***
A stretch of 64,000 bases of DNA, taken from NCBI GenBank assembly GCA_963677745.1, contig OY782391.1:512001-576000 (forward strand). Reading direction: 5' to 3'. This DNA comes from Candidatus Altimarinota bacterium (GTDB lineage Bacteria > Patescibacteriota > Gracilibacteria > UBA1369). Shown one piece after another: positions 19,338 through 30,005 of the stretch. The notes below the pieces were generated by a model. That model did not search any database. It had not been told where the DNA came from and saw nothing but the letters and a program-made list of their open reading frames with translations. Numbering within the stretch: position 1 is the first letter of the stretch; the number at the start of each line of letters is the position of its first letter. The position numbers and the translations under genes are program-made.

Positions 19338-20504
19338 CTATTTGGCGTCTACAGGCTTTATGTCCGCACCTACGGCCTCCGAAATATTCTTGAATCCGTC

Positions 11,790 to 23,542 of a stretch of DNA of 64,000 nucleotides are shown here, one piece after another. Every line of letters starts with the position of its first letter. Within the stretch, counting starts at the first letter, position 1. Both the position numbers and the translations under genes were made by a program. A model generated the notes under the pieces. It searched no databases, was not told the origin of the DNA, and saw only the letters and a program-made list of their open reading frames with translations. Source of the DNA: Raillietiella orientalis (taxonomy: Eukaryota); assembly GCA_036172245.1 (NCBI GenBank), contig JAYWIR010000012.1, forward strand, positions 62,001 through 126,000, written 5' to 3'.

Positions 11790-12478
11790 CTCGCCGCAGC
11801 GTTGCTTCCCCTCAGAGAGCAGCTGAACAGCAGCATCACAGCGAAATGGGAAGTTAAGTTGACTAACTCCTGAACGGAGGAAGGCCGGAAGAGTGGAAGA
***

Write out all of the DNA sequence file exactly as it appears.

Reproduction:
A stretch of 64,000 bases of DNA, taken from NCBI GenBank assembly GCA_963677745.1, contig OY782391.1:512001-576000 (forward strand). Reading direction: 5' to 3'. This DNA comes from Candidatus Altimarinota bacterium (GTDB lineage Bacteria > Patescibacteriota > Gracilibacteria > UBA1369). Shown one piece after another: positions 19,338 through 30,005 of the stretch. The notes below the pieces were generated by a model. That model did not search any database. It had not been told where the DNA came from and saw nothing but the letters and a program-made list of their open reading frames with translations. Numbering within the stretch: position 1 is the first letter of the stretch; the number at the start of each line of letters is the position of its first letter. The position numbers and the translations under genes are program-made.

Positions 19338-20504
19338 CTATTTGGCGTCTACAGGCTTTATGTCCGCACCTACGGCCTCCGAAATATTCTTGAATCCGTC

Positions 11,790 to 23,542 of a stretch of DNA of 64,000 nucleotides are shown here, one piece after another. Every line of letters starts with the position of its first letter. Within the stretch, counting starts at the first letter, position 1. Both the position numbers and the translations under genes were made by a program. A model generated the notes under the pieces. It searched no databases, was not told the origin of the DNA, and saw only the letters and a program-made list of their open reading frames with translations. Source of the DNA: Raillietiella orientalis (taxonomy: Eukaryota); assembly GCA_036172245.1 (NCBI GenBank), contig JAYWIR010000012.1, forward strand, positions 62,001 through 126,000, written 5' to 3'.

Positions 11790-12478
11790 CTCGCCGCAGC
11801 GTTGCTTCCCCTCAGAGAGCAGCTGAACAGCAGCATCACAGCGAAATGGGAAGTTAAGTTGACTAACTCCTGAACGGAGGAAGGCCGGAAGAGTGGAAGA